Salvation by morality is an impossibility. What then was the purpose of the Ten Commandments? The Ten Commandments was a tutor to point us to the salvation based on the finished work of Christ on the cross. Salvation is based on righteousness not morality. This righteousness about which we speak is not self righteousness. It is imputed or gifted righteousness. God gifts us with his righteousness when we acknowledge the atonement of Jesus. This righteousness is not based on what we do. It is based on what Jesus did – his sacrifice on the cross.

What is righteousness? It is sometimes defined as right standing with God. But that is the RESULT of gifted righteousness, it is not the definition of righteousness. Righteousness is simply the sovereign rights of the Sovereign King. It is founded on governmentalism. Imputed righteousness is the gift of rights and privileges legally assigned by the Sovereign King and proceeding from His status. These rights are actually not transferable. They are the rights of God. They are tied to his person and status.

To facilitate the assignment and transfer to us, an ingenious legal solution was devised. The rights were domiciled in Christ the Son of God. That way the rights are still retained in the Godhead. The Bible speaks of the righteousness of God IN Christ. We were then brought into Christ. We were made sons in order to access the rights of sonship in Christ. We became righteous in Christ. Because we are IN CHRIST we partake of the rights and privileges domiciled in Christ.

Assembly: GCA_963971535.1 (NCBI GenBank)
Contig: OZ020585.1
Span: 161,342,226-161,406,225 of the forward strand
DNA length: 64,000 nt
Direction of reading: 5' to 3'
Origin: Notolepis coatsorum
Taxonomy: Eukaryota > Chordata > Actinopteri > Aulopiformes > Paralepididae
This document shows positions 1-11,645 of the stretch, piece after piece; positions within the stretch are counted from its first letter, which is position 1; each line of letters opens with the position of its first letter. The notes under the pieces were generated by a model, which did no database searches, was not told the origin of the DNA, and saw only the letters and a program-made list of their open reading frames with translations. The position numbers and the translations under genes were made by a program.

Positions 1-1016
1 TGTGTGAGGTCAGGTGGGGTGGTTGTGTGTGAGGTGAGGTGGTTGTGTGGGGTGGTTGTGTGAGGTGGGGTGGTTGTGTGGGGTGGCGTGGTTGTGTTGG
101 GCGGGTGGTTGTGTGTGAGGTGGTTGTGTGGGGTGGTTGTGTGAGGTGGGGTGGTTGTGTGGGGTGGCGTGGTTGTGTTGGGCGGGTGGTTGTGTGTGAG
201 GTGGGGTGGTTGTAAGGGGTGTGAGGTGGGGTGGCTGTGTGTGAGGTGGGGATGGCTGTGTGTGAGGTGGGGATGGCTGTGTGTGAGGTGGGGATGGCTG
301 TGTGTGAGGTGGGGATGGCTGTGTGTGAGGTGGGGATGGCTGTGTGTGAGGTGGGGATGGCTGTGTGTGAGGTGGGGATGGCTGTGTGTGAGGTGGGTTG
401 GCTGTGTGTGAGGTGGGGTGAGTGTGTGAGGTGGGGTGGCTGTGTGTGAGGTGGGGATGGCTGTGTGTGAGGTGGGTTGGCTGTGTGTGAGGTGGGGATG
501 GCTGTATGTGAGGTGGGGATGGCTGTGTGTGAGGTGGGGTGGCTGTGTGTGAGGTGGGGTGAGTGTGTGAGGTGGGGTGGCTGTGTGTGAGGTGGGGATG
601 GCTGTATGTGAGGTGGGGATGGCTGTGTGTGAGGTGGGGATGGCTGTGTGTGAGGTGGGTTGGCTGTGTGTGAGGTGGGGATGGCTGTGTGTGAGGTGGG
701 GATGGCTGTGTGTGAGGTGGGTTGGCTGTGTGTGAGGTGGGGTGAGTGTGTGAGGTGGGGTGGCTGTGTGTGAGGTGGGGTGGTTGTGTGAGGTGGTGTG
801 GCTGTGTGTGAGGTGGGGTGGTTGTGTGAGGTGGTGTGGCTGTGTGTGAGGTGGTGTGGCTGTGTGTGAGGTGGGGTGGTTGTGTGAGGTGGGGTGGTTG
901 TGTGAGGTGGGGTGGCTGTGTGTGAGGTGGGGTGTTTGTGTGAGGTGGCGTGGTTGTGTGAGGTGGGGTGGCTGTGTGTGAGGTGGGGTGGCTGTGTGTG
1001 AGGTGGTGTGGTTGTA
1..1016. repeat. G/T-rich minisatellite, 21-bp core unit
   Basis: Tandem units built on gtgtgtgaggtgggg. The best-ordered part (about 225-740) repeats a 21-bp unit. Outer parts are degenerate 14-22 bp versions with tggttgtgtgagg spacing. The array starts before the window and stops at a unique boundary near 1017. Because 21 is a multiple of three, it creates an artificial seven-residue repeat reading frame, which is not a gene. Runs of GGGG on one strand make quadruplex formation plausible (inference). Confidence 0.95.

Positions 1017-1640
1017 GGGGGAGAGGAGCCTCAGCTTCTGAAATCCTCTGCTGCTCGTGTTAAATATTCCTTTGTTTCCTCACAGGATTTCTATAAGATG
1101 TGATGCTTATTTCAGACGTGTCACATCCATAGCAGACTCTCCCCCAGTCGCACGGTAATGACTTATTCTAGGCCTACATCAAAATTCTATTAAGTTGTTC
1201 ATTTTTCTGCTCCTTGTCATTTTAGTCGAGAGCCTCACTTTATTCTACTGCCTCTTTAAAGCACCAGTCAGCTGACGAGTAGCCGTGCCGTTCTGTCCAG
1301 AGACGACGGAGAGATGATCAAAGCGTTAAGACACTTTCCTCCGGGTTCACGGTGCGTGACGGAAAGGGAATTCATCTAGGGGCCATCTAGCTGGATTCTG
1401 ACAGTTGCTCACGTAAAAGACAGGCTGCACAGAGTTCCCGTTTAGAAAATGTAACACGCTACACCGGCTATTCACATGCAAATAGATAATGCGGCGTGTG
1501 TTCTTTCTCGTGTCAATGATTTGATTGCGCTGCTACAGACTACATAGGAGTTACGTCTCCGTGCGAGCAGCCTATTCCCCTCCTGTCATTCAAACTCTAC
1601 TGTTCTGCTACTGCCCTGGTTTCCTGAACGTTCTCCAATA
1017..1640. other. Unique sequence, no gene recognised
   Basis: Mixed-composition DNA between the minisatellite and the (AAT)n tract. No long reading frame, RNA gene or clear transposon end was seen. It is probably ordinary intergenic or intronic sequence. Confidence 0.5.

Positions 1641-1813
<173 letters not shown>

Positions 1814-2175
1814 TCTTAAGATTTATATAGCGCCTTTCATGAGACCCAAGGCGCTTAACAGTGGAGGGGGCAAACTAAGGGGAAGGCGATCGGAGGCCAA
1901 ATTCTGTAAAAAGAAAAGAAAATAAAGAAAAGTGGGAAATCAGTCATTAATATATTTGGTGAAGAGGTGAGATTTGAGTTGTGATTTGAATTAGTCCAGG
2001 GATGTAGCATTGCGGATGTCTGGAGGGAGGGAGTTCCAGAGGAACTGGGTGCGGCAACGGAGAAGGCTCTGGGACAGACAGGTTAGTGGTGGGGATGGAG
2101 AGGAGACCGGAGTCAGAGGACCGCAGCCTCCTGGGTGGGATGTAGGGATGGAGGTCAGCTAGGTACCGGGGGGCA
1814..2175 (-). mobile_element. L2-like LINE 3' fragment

This is legal engineering at its finest. God is so brilliant and awesome! *SMH* Just so brilliant! Ah! Our righteousness is exactly the same righteousness Christ has. Our righteousness are HIS rights and executive privileges. Indeed we became the righteousness of God in Christ. It’s why no one can condemn us and nothing can separate us from his love. The New Testament (new contract) is the documentation of our bill of rights. This new contract supercedes the old contract popularly known as the Old Testament.

If you’ll like to enter into a new contract with God please pray this prayer: Father I come to you in the name of Jesus. I acknowledge I’m a sinner and that you ransomed me with the blood of Jesus. I receive Jesus as my Lord and my Saviour. I am now righteous according to your word. Amen.

© Leke Alder | talk2me@lekealder.com